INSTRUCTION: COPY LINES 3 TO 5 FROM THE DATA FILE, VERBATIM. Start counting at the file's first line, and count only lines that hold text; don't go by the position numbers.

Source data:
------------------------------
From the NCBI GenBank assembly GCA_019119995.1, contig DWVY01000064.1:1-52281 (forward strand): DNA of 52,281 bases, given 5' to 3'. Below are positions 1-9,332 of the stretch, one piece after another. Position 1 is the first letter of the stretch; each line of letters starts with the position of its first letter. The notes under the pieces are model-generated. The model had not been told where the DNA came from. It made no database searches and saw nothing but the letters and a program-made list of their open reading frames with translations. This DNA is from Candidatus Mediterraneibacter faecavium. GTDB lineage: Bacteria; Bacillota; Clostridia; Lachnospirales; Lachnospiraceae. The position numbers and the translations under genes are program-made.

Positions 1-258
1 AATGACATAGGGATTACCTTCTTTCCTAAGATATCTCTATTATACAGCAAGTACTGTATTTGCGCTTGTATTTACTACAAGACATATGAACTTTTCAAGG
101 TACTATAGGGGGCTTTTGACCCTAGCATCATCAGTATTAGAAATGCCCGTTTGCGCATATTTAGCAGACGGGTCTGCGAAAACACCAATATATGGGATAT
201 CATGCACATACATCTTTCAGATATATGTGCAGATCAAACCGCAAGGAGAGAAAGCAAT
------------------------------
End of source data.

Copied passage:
1 AATGACATAGGGATTACCTTCTTTCCTAAGATATCTCTATTATACAGCAAGTACTGTATTTGCGCTTGTATTTACTACAAGACATATGAACTTTTCAAGG
101 TACTATAGGGGGCTTTTGACCCTAGCATCATCAGTATTAGAAATGCCCGTTTGCGCATATTTAGCAGACGGGTCTGCGAAAACACCAATATATGGGATAT
201 CATGCACATACATCTTTCAGATATATGTGCAGATCAAACCGCAAGGAGAGAAAGCAAT